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Patric Catani & Gina D'orio

Ec8or's song title "Discriminate Against the Next Fashionsucker You Meet (It's a Raver)" caught my eye when I first read about them a decade ago. Ec8or, comprised of Patric Catani and Gina D'Orio, were soldiers in digital hardcore's shock battalion, Germans bombarding the mid-'90s post-techno underground with subsonic breakbeats, the shrapnel of heavy metal guitars, and ear-piercing, riot-inciting vocals. Soon after the release of We Can All Be Rich in America (on Beastie Boy Mike D's Grand Royal label), the DHR scene imploded under its never-stated-but-always-implied maxim "Too fast to live, too young to die." Catani proceeded to create a soundtrack for an imaginary '80s videogame called Flex Busterman and produce music for rapping puppets known as Puppetmastaz; he's currently releasing a blender-splat of cartoon music, noisecore, and Amiga techno as Candie Hank. Meanwhile, D'Orio played Patty Hearst in a musical by Stereo Total's Brezel Göring and continues to radically reinterpret the notion of the girl group as one half of cult favorites Cobra Killer. XLR8R asked the two about their digital hardcore days and their surreal, ghetto-tech-goes-to-school project, A*Class.

XLR8R: How did Ec8or form?

Patric Catani: We formed Ec8or when I came to Berlin. I came from Cologne and there definitely was a lot of stuff to catch up with in Berlin. All of our music represents a political idea. I personally also see my work in a Dadaistic way and think there are many ways to express a political attitude. I can't imagine looping that old Amen break over and over like a hamster in a wheel just because there is something for it that you call a "market."

Gina D'Orio: We started playing in our first bands, [rehearsing] everyday, doing gigs, playing '60s garage-punk stuff, playing the Amiga 500–it went on like this. Later, it became Ec8or. That's what we did and still do. It comes straight from our hearts. It's about pushing the popular music [to] a different level, where you can transport more critical consciousness in collaboration with different people: writers, people who do movies, journalists. It's about making honest songs with a certain amount of depth; songs [that] become the daily hit [in 2006], not clichéd stories that belong [in] medieval [times]. People awake if entertainment becomes information; with people who are awake, we can aim for a better society. Popular music has an enormous influence, especially on young people who are still developing, so we have a lot of responsibility. These "hitmakers" pretend they don't have to have responsibility. They are liars; they are moralistic gangsters. If you describe life honestly [in] your music, how you really see it, [that] might be as the fans see it too–we are one [with] them; we understand them better than those briefcase-carriers who strangle themselves with their own ties.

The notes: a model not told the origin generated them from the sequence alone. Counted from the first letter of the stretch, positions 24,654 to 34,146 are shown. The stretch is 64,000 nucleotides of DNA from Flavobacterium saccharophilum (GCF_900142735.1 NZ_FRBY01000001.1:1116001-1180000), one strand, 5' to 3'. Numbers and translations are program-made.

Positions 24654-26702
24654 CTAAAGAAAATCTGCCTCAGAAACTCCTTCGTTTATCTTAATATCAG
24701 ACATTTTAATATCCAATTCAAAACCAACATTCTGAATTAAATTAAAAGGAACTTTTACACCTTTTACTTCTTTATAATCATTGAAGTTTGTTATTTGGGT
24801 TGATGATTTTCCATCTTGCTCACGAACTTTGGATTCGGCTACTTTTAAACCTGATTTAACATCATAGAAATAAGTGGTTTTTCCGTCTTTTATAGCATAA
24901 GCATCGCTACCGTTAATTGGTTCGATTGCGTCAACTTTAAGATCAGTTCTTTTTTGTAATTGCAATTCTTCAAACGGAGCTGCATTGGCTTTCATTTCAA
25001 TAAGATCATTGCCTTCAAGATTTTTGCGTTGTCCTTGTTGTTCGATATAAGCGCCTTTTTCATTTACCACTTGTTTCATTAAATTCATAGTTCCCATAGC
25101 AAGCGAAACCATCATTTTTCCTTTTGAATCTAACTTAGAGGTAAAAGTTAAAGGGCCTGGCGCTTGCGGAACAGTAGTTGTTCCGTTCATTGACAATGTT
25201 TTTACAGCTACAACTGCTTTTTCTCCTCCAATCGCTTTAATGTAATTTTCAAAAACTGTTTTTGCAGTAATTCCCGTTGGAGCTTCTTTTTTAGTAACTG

What were Ec8or's best moments?

PC: The twinkles, the bass, the lights, and the cherry blossoms.

GD: The cars, the clouds, and those moments when you think while watching the birds go by.

How has Berlin's electronic scene changed in the past decade?

PC: It's different and I would not say it's better. It's much more difficult to make a last-minute party. If you stick posters in certain streets they are gone in 20 minutes. I think the nice, naïve touch [that] Berlin had 10 years ago is gone. I want to stay a music fan; I also do radio shows from time to time where I just play new, unknown, weirdo music from all over the world. I don't want to turn into that "professional" music sportsman. You find a lot of them in Berlin these days. It's good to have a nice base and friends to make crazy shit with. Certain stuff appears also in a bigger context. With the Puppetmastaz, we are quite successful in different parts of Europe and what I earn with that goes back into my other projects. That's the way I like to work because it's good to have hair, it's good to have money, and it's good to have sex.

GD: Berlin is dead. It's over... Berlin is worth a trip. Berlin stays Berlin. All is right. All wrong.

How would you describe the A*Class sound and performances?

PC: A*class is a black-humored, poisoned needle dealing with problems caused by the ignorance and twisted morality of the Western world. It [doesn't only] pick on America, but America definitely deserves to have a main part in there. It takes the Detroit and Chicago booty bounce sound, but transforms it into something "productive," "positive," and "useful" without dirty language. It explains why a good person should know about the Elbow Law, and gives you good hints [about how] to fuck other people over. You'll have the perfect learning motivator with songs like "I Don't Like the Prom" or "Let's Read a Book." [It's] intellectual booty house only for the headstrong. Chances are good that (the upcoming album) will be released by the Church of Scientology, or on the German label Trikont. [The performance] is a booty-shakin' PowerPoint presentation–overhead projector scratching and all. It's an exciting stimulation and enlargement of certain brain cells. We have wild read-alongs, where you can feel your inside powers rise up with a bang.

GD: It's psychedelic. It's a satire... It's booty house.

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